Thursday, July 28, 2022

Godspeed Tony Dow

Tony Dow, who played Wally on Leave It to Beaver and directed many television shows, died on July 27 2022 at the age of 77. The cause was liver cancer.

Tony Dow was born on April 13 1945 in Hollywood, California. His family had an artistic bent, so that he was exposed to art at an early age. When he was young he won several titles at swimming and diving competitions, and he even trained for the Olympics.

It was in 1957 that he was cast as Wally Cleaver on the classic sitcom Leave It to Beaver. He played the role of Beaver's older brother for the entirety of the show's run from 1957 to 1963. In the Sixties he starred on the daytime serial Never Too Young. He guest starred on the show General Hospital, The Eleventh Hour, The Greatest Show on Earth, My Three Sons, Mr. Novak, NBC Children's Theatre, Lassie, and Adam-12.  From 1965 to 1968 he served in the National Guard.

In the Seventies Tony Dow guest starred on the shows Love, American Style; The Mod Squad; Emergency!; and The Hardy Boys/Nancy Drew Mysteries. He appeared in the TV movies A Great American Tragedy and Death Scream,. He appeared in the movie The Kentucky Fried Movie.

In the Eighties Tony Dow reprised his role as Wally in the TV reunion movie Still the Beaver. Afterwards he starred as Wally in the sitcom of the same name. He guest starred on the shows Square Pegs; Quincy M.E., Knight Rider, Mike Hammer; Murder, She Wrote; The Love Boat; Jesse Hawkes; Charles in Charge; and Freddy's Nightmares. He appeared in the TV movies The Ordeal of Bill Carney and High School U.S.A. It was with Still the Beaver that Tony Dow began directing television and he directed several episodes of the show. In the Eighties he also directed episodes of The New Lassie, Coach, Swamp Thing, and Get a Life.  He appeared in the movie Back to the Beach (1987).

In the Nineties Tony Dow appeared in the TV movie The Adventures of Captain Zoom in Outer Space. He guest starred on the shows Beyond Belief: Fact or Fiction and Diagnosis Murder. He directed several episodes of Coach, Swamp Thing, and Babylon 5. He also directed episodes of Star Trek: Deep Space Nine; Honey, I Shrunk the Kids; Crusade; Cover Me: Based on the True Life of an FBI Family; and Manhattan, AZ. He also directed the TV documentary Child Stars: Their Story and produced the TV movies The Adventures of Captain Zoom in Outer Space and It Came From Outer Space II. In the Naughts he appeared in the movie Dickie Roberts: Former Child Star (2003). In the Teens he guest starred on the TV series Suspense.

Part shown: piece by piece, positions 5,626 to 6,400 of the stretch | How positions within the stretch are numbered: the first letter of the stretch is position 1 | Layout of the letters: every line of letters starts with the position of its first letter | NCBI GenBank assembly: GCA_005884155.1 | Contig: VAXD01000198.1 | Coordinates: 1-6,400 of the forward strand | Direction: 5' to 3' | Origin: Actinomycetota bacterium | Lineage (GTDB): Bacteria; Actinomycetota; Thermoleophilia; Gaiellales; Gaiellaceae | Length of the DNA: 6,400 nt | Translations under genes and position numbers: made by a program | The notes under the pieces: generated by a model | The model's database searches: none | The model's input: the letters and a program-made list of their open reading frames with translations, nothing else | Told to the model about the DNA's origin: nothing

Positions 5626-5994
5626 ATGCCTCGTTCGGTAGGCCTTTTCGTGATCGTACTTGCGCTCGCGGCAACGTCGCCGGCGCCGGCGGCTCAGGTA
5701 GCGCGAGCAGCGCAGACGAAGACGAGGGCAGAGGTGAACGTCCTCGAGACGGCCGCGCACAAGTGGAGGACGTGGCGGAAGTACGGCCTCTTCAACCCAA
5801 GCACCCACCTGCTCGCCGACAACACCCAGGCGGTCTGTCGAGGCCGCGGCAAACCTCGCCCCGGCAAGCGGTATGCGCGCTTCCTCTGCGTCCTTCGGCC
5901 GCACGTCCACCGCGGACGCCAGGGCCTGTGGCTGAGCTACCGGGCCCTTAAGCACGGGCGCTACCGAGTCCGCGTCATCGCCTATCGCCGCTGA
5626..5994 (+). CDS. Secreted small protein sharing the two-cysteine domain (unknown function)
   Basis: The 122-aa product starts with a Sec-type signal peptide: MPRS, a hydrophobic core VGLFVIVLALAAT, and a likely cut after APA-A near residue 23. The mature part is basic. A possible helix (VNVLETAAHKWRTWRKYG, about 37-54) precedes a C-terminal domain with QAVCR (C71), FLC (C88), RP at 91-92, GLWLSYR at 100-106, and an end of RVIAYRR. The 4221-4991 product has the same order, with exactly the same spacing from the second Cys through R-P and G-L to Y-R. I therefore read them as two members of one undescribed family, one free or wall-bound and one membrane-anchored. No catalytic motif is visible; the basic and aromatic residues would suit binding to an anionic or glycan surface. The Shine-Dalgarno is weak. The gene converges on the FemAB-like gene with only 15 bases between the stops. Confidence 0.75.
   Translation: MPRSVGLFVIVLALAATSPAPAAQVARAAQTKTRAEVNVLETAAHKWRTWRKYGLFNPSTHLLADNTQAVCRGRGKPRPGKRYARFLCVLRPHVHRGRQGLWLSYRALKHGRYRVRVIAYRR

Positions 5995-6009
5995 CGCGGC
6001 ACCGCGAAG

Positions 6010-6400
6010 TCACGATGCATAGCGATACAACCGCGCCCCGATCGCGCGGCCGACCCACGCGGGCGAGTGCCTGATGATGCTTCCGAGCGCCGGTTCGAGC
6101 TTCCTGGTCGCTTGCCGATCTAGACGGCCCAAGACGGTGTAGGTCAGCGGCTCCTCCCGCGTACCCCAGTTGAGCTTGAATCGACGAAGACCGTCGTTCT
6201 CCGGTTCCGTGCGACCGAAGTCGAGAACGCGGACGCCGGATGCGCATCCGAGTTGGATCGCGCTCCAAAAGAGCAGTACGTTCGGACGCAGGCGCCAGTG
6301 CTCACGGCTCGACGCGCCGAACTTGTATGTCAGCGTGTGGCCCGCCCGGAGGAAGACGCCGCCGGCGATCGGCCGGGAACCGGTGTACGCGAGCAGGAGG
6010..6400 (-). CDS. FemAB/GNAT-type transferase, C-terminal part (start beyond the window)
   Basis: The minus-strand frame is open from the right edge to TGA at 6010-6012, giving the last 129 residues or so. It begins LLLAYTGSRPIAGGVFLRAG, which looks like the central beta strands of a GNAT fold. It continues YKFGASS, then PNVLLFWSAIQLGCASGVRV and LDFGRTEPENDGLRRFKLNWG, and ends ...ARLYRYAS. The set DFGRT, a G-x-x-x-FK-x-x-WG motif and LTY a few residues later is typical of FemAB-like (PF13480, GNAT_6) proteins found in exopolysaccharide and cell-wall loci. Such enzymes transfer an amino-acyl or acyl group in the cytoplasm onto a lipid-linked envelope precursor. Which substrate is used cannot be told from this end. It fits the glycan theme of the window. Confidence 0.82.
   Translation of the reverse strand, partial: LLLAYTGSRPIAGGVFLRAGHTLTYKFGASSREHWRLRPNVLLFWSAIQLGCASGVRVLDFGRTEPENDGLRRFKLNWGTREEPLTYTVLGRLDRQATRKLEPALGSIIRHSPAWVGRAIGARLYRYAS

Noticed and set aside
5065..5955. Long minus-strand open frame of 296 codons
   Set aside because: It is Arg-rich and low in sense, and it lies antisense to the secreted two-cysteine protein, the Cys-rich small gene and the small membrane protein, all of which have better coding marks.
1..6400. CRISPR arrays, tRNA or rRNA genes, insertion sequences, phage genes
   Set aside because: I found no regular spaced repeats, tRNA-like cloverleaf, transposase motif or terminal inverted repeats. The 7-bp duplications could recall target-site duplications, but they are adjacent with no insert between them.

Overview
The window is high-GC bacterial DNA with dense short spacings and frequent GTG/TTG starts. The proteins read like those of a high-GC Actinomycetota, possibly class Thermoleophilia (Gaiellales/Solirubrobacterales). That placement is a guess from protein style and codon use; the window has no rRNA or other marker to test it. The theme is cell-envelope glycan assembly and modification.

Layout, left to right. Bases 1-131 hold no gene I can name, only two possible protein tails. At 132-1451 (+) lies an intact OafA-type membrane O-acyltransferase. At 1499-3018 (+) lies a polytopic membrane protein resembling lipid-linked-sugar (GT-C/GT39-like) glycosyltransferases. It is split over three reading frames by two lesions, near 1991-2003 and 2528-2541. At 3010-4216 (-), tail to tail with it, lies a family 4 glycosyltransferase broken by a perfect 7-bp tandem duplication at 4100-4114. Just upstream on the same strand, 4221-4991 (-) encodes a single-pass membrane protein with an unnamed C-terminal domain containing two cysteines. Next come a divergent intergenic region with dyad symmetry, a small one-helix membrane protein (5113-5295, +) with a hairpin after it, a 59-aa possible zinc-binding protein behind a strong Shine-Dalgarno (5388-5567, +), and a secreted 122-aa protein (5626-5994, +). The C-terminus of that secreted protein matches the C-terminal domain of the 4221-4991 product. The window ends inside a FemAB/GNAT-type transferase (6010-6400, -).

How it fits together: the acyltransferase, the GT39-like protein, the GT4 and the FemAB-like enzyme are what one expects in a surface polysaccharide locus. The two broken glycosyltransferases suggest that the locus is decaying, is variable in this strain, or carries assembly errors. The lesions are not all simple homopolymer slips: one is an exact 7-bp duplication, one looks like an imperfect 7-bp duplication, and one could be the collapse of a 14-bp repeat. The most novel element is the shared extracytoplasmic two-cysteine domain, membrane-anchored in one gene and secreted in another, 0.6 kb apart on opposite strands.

Tony Dow was also a talented sculptor. He was one of only two American sculptors whose sculptures were featured at the Carrousel du Louvre. His work was also displayed at the  Salon 2008 de la National des Beaux Arts in Paris.  His works have been displayed at he  Karen Lynne Gallery, Topanga Canyon Gallery, the Morgan Gallery, and the Bilotta Gallery.

While I am not nearly as big a fan of Leave It to Beaver as many of my generation, I always appreciated that it was the first sitcom to focus on the kids in the family rather than the parents. What is more, Tony Dow was perfect as Wally, the big brother many with they had. Of course, he played many more roles than just Wally. On Diagnosis Murder he played  a role as far from Wally as one could get, a television network executive. On Adam-12 he played a young corporal in the military whose car had been stolen. On Love, American Style he played a husband whose wife was leaving him. Over the years Tony Dow not only played Wally, but medical doctors, school principals, and motorcyclists as well.

Of course, Tony Dow also directed several hours of television. He was a very good television director and seemed to have a gift for both science fiction and comedy. His episode of Star Trek: Deep Space Nine, "Field of Fire," is one of the best of the series.

In real life, Tony Dow was a lot like Wally, simply a nice guy. While I never got to meet Mr. Dow, I have many friends who did and they all the said same thing. He really was the big brother everyone wanted. Tony Dow was a talented actor, a talented director, a talented sculptor, and, most importantly of all, simply a good person.

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